as if inside our skulls, instead of the brain, we felt a fish, floating, attracted by the Moon.

Friday, July 23, 2010

Day 18 — Whatever tickles your fancy

I hate all this fancy tickling going on in this list... :C

Using my usual method of googling "whatever tickles your fancy":

This totally tickles my fancy.

Thursday, July 22, 2010


Ahh! I was just going through my monster project from comp lit and couldn't find this story on here! Did I forget it?
This is the Lamia story from my comp lit class...

+ + + + + + + + + + + ++++++++++++++++++ + + + + + + + + + + + + + +

For three weeks Adam had seen the ghost lingering in the back corner of his closet. She wasn’t a particularly threatening ghost, but still Adam would call his parents every night to come upstairs and tuck him in and turn on the nightlight.

“Adam, you’re a big boy now, aren’t you? Does my big first grader really need me doing this every night?” his mother would coo before kissing him goodnight. Adam would shrug and try not to look at the closet door.

Around midnight the door would slowly creak open, sometimes waking Adam up. On the nights it did, he would glance over at the source of the noise to see a woman hunched in the closet. She was fairly young, with long, tangled hair. Adam couldn’t tell much else about her, because she was always balled up into a fetal position and rocking back and forth. Adam was torn between being afraid and pitying her. She was obviously distressed, but he was too scared of the ghost and he didn’t dare approach or try talking to her.

After almost a month of this, Adam awoke to a new sight. The ghost was no longer in his closet. Instead, she was sitting in the shadow between the closet and the dresser, much closer to his bed, still rocking back and forth rhythmically. Adam barely managed to keep from crying out. He shut his eyes as tightly as possible, willing himself to sleep.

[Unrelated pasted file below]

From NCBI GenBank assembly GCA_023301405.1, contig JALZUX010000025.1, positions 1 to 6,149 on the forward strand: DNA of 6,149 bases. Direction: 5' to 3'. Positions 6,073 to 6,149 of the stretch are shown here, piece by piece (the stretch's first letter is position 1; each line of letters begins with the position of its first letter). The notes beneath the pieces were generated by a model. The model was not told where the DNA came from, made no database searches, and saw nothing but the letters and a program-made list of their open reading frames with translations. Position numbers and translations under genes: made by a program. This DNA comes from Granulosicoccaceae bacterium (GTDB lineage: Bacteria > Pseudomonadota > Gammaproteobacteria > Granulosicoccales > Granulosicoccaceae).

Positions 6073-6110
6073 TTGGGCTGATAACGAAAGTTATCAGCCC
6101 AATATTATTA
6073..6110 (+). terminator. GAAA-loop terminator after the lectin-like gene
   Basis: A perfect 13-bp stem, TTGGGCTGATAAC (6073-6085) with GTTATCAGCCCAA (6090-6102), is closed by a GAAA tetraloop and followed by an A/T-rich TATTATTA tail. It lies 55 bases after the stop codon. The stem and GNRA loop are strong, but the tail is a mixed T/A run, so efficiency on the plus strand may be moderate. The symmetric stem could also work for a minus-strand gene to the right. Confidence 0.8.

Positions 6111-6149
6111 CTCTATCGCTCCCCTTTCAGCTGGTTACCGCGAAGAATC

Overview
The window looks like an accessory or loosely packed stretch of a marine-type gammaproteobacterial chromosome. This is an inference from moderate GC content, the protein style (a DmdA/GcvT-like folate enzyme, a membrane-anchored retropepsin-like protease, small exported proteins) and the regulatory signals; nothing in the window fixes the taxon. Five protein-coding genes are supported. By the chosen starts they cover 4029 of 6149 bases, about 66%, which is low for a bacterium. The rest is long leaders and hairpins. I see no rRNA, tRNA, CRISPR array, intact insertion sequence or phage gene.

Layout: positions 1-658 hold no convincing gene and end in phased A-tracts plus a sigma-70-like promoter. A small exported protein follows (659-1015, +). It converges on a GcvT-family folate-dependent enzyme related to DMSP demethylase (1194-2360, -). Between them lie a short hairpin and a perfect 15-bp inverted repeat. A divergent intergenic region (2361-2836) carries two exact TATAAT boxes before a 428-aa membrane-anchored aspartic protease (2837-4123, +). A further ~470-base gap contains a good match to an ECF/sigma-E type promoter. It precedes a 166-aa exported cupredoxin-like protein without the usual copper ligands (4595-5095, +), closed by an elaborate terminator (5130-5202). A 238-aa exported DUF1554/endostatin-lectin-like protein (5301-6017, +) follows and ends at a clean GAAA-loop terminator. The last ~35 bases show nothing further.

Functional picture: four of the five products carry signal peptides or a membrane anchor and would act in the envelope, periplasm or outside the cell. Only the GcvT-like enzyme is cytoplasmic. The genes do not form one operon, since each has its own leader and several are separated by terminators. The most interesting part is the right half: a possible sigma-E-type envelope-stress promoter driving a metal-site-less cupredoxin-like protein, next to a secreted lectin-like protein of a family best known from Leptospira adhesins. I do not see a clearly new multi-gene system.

Adam hadn’t been able to sleep, and while his mother was pouring the orange juice he nodded off at the breakfast table. Annoyed, his father looked up the newspaper—he’d been reading an article about the bloody murder of a local high school girl driving home from a concert—and raised an eyebrow. His mother was furious. She knew “the ghost lady” keeping him awake all night was just another way of saying “playing videogames.” Adam was sent to bed early that night to prove a point, and locked in his room to prevent him from sneaking back downstairs to his Playstation.

Adam was petrified. He mimed sleep for a couple hours, and when the soft creak of the closet door pierced the silence, he opened his eyes. Adam didn’t even have time to scream before a soft, cold something covered his mouth. The woman was kneeling beside his bed, hand over his mouth, other hand brought in a hush motion to her lips. She was very beautiful. Her tangled hair fell in mossy curtains around his face and he saw that she was crying.

“Why are you crying?” he whispered when she lifted her hand. “Are you sad?”

She said nothing; she opened her mouth, moving her lips in what appeared to be the motions of speech, though she made no sounds. She closed her mouth, shaking her head. She continued to cry, dripping fat clammy tears onto Adam’s cheeks. She bent forward, kissing his forehead.

“You don’t have to be sad,” he whispered, “I’ll be your friend. You seem like a nice ghost. Let’s be friends.”

She only cried harder, bending down to kiss his cheek and then his neck. Adam turned slightly to look at her. She raised her head from his neck and he saw his own blood spilling from her mouth, running down her face. Adam screamed once and then the house was silent.


I've not been very good about posting lately, so here's this.


Day 17 — An art piece (painting, drawing, sculpture, etc.)

Drawn on my folder during Autreat.
(If it's too illegible, those are the lyrics to Light My Fire...)

Saturday, July 3, 2010

Autreat, Autism Speaks, Blah blah blah

Disclaimer: This is a really long entry. Sorry.

So I just returned from Autreat, a sort of "autistic retreat."

I met plenty of interesting people and promptly forgot their names.